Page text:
The semiconductor industry is very complex and technical with geopolitical, economic, and legal intricacies surrounding it. Bitcoin mining machine manufacturers are dependent on chips from these companies to power their products. The increasing demand for bitcoin mining combined with worsening shortages may affect mining machine manufacturers’ ability to meet market demand in the foreseeable future.
This piece gives an overview of the chip maker market and examines how the companies within this industry view mining manufacturers and the cryptocurrency market.
Semiconductor industry overview
The chip manufacturing sector is highly concentrated. Currently, EUV Lithography, an expensive method necessary to make high-end chips, or ASICs, for the best performing computing processes including bitcoin mining, is mastered by only two companies: Taiwan Semiconductor Manufacturing Co. (TSMC) and Samsung. This has caused a “bottleneck” in the market which, along with an almost two-years old supply-chain disruption, led to the current chip shortage; the biggest in history. Among the victims are Apple, Nintendo, GM, Ford and Tesla.
These chips are desired by Bitmain and other mining machine manufacturers because they contribute to a machine’s computational and thermodynamic efficiency. Advancements in these chips lead to the creation of mining machines with higher hashrates per watt. Just for reference: the Avalon1, which was the first bitcoin mining machine launched back in 2013, had a hashrate of 0.06 TH/s and a consumption of 595 W, or 9916 W/Th. In contrast, Bitmain’s S19Pro runs with 29 W/Th using TSMC’s 7nm chips.
Process nodes, expressed in nanometers (nm), is the metric used by semiconductor companies to publicly communicate how many small transistors can be packaged in a chip. The smaller, the better.
Bitcoin’s slice of the pie
Four of the five main mining machine manufacturers work with TSMC; these relationships are not exclusive. TSMC is attractive because:
1. TSMC chips are the best performing on the market.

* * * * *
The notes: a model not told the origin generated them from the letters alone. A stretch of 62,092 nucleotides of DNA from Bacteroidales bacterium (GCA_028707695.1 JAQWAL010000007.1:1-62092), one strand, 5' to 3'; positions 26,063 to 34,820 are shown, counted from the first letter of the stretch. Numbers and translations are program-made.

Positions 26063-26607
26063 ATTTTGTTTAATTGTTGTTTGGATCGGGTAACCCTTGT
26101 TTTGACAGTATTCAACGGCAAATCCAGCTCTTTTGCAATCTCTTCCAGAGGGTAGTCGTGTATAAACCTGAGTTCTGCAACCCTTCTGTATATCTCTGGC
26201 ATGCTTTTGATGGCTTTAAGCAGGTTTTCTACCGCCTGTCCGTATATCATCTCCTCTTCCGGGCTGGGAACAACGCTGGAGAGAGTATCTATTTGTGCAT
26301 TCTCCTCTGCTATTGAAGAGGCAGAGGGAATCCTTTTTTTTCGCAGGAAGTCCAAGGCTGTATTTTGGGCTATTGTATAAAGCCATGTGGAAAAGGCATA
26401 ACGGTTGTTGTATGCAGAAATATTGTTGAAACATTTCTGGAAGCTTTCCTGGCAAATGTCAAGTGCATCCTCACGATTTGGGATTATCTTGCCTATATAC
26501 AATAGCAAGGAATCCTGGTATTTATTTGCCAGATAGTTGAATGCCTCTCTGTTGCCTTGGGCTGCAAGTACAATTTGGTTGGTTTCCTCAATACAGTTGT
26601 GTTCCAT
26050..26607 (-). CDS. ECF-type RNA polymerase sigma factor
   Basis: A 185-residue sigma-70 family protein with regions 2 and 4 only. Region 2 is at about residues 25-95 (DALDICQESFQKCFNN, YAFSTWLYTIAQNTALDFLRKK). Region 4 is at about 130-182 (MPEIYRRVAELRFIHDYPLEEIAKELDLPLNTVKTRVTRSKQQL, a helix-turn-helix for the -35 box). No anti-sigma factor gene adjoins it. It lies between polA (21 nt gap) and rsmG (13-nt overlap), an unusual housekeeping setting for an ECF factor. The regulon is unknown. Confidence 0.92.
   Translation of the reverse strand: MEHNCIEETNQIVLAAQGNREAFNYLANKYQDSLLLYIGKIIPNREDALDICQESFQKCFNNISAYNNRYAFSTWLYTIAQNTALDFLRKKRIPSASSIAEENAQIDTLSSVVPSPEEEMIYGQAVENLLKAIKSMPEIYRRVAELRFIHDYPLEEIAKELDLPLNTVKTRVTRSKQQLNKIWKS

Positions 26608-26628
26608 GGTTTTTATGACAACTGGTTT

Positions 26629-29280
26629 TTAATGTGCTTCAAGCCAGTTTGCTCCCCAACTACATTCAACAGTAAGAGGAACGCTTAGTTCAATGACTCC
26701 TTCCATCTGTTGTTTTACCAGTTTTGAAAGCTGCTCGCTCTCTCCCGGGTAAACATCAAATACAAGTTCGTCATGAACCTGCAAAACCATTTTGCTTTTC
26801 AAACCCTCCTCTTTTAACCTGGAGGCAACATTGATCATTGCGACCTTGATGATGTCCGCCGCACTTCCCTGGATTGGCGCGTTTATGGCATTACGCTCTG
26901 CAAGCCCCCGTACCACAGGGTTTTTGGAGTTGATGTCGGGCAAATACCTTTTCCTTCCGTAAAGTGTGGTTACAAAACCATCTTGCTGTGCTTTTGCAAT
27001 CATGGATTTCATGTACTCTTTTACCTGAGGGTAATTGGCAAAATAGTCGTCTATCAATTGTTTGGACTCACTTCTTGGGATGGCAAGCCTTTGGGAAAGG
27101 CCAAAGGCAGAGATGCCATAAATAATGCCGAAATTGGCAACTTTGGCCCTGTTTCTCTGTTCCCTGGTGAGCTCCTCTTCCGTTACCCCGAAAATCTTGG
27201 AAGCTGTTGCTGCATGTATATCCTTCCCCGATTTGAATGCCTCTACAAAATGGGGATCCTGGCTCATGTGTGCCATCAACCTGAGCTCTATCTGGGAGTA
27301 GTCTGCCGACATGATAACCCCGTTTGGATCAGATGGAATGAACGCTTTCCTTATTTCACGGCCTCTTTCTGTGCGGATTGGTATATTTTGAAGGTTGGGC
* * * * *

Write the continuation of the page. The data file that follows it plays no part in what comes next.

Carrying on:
2. TSMC’s capacity, R&D investments, and CapEx surpasses its competitors
The chart below shows TSMC’s share of the semiconductor industry. They are the undisputed leader in the industry.
Chip makers, specifically TSMC, have been discussing bitcoin and crypto mining for the past four years. The following is an excerpt from a conference call during the height of the 2017 bull run:
“We have sized cryptocurrency mining demand carefully. Since it is still in its early stage of development, it is difficult for us to forecast its demand too far into the future with accuracy. However, as long as the cryptocurrency miners can derive positive returns, demand for TSMC wafers will continue. The core technology of cryptocurrency mining, will lead to new waves of semiconductor innovation and demand for years to come."
Mark Liu, Executive Chairman of TSMC, 2017 Q4 Conference Call.
In this call, TSMC management pointed out the growth potential of the crypto mining and mining machine markets. However, throughout their 2018 calls they acknowledged that the cryptocurrency market is immature and not yet stable, referring to the cryptocurrency mining market as uncertain and volatile. In Q4 2021, CEO C.C. Wei said, “I can say that cryptocurrency mining today is more mature than it was two or three years ago. And it remains a volatile market. However, we will continue to work closely with our customers in this field.” With these comments, TSMC management has left the door open to mining machine manufacturers.
Another interesting indirect metric that we can use to gauge the interest of the TSMC team and investors in the crypto market is by counting the number of mentions for the word “cryptocurrency” during their quarterly conference calls.